#YTT Competition winner Ruby-Leigh Smith Presents: Home

22 November 2018
Ruby smith

This years Big Write 2018 competition was a BIG success. We had a range of poems and stories from young Gypsies, Roma and Travellers all over the UK. We invited young people to put their pen to paper and write an original tale or poem on the theme of ‘Home’ in 500 words or fewer. Award winning author Jess Smith selected the overall winner, 16 Year old Ruby-Leigh Smith  from Hertfordshire. 


We had travelled to the moors, and were camping in our vardos, on a patch of grass that wouldn’t collect the treacherous rainfall that Granny Clem had said was coming - she was always right about the weather.

My father had offered to take me for a walk across the moors after dinner, and I'd happily accepted - I loved to spend time with Daddy. So we’d walked together, him holding my hand as I skipped along merrily with not a care in the world… but that wouldn’t last long.

He’d taken me down to the stream, and we’d watched the tiny silver fish darting through the water together, pretending that the fish could speak to each-other, and wondering what they were saying. And then it had grown cold, and I'd shivered. I remembered that. Daddy had looked at me, smiling. “You cold, Babby?” I’d nodded, and he had picked me up, swinging me onto his shoulders, telling me to hold on. And that was where I was happiest - to those who didn’t know him, my Daddy might have looked scary.

He’d several tattoos covering his upper body, and one of his eyes was made of glass, to me he was nothing more than a kind, simple man… and one that I adored with every fibre of my being. He’d walked back, being careful of where he stepped in case he tripped, or a tree branch brushed me, him telling me a story about the little black horse he had waiting for me back north that he’d bought the previous year. “Thought you weren’t allowed to camp here anymore, Gypsy?” I turned around, and was met with a snarling grimace from a man.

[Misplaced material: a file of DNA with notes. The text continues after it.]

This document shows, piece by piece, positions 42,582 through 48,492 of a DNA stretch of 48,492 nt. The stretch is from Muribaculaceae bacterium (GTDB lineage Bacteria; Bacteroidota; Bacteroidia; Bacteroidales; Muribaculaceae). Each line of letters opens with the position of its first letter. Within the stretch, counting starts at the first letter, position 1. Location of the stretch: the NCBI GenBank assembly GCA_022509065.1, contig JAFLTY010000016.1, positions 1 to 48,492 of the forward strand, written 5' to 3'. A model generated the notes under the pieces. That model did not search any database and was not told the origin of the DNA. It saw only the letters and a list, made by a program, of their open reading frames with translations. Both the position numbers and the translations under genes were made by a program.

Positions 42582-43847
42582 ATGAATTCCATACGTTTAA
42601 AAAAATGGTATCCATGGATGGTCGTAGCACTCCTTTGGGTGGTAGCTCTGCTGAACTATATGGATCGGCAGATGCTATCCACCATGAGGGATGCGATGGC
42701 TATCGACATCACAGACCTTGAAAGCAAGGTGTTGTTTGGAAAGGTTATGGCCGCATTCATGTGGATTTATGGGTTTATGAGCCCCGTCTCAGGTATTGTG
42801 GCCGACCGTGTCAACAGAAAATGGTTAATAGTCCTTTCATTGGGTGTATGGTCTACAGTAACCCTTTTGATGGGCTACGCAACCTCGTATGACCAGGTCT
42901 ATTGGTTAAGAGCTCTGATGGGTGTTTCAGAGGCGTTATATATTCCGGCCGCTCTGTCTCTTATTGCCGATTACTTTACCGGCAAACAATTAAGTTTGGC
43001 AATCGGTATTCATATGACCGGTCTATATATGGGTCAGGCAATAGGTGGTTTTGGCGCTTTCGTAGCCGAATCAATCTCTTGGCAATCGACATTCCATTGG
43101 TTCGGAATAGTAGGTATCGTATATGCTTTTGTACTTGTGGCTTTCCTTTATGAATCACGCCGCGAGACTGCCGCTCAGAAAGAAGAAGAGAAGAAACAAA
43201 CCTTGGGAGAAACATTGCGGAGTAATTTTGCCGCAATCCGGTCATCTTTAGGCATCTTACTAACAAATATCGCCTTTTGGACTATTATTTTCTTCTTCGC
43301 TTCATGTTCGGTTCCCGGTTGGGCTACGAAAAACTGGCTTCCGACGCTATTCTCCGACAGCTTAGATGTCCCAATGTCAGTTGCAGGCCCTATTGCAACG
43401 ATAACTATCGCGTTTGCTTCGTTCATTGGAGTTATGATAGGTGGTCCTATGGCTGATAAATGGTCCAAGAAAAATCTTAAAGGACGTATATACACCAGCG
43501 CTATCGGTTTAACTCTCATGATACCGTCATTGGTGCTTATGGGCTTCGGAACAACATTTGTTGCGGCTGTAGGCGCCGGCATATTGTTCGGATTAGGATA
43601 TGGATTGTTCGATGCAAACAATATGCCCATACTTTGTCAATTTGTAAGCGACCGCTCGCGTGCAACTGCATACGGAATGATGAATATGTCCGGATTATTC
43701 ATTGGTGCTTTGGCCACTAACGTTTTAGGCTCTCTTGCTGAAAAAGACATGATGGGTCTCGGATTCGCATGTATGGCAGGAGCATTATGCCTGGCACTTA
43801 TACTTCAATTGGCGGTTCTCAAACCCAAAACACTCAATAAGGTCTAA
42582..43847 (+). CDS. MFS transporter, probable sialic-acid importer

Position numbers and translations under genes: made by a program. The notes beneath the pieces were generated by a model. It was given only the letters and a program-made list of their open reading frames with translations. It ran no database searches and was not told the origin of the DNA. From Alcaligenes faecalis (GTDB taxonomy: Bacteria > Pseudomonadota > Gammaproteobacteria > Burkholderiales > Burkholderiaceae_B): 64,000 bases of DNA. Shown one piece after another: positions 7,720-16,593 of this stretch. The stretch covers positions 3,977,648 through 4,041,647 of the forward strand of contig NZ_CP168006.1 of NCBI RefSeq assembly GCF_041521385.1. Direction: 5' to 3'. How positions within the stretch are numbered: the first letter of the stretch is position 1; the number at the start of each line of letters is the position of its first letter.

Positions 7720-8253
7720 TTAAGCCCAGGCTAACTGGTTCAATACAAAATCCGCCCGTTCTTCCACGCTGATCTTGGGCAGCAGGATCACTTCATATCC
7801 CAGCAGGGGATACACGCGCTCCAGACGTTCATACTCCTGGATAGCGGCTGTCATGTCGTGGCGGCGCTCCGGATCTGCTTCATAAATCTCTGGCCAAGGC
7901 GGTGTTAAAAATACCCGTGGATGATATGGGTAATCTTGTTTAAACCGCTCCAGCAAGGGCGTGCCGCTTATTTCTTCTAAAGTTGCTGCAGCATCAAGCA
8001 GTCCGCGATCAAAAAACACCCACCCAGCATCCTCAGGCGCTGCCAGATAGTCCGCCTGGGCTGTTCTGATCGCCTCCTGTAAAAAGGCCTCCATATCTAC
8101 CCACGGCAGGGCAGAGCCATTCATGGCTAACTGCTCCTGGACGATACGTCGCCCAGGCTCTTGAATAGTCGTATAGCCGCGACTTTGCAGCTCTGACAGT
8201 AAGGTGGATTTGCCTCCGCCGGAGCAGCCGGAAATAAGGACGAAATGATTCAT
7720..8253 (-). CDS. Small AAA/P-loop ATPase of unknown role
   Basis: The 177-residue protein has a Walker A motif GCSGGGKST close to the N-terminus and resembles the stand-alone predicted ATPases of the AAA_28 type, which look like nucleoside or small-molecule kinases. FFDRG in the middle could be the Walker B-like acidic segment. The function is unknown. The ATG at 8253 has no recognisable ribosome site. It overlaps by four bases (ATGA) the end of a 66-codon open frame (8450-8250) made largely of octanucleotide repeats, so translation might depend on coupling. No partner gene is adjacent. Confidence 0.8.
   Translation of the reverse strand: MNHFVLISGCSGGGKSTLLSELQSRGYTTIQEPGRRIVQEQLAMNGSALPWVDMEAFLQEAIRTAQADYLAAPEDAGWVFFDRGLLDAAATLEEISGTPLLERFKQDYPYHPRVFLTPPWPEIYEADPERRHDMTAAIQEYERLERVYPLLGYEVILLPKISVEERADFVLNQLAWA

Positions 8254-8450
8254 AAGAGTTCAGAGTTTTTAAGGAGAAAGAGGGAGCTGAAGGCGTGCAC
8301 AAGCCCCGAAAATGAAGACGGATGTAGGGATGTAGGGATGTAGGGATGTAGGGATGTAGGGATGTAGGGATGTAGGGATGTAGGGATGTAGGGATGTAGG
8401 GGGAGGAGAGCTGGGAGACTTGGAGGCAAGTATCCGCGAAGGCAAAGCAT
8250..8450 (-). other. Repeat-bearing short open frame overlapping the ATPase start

Daddy turned, and glared at the man. “Leave us alone,” he said, “I’m with my daughter. I don’t want to fight -” He had done this before - avoided conflict because I’d been with him. “We don’t care.” The man snarled as two other men stepped out from behind some trees, “we know what you did, Gypo. You stole two horses -” Daddy put me down, smiling at me, “Babby, go back to Mummy, send Uncle Lee and Henry back here.” “Daddy... will you be okay?” I asked, wearily eyeing the three men.

He nodded, offering me an encouraging smile, “I’ll be fine. Run.” I nodded, pecked his cheek, and sprinted back to the camp, screaming all-the-while for Uncle Lee and Henry. When my uncles returned almost two hours later, they looked lost, and forlorn - and Daddy wasn’t with them. I ran over, “Daddy? Daddy?!” But he didn’t appear. Daddy didn’t come back again.

And as I sit by the stream, a stream so familiar to me, with my son in my lap, I like to think that my Daddy is beside me, and is laughing as I play the same games with my boy as he used to play with me. The moors are the closest thing I have to home - because that is where my Daddy is.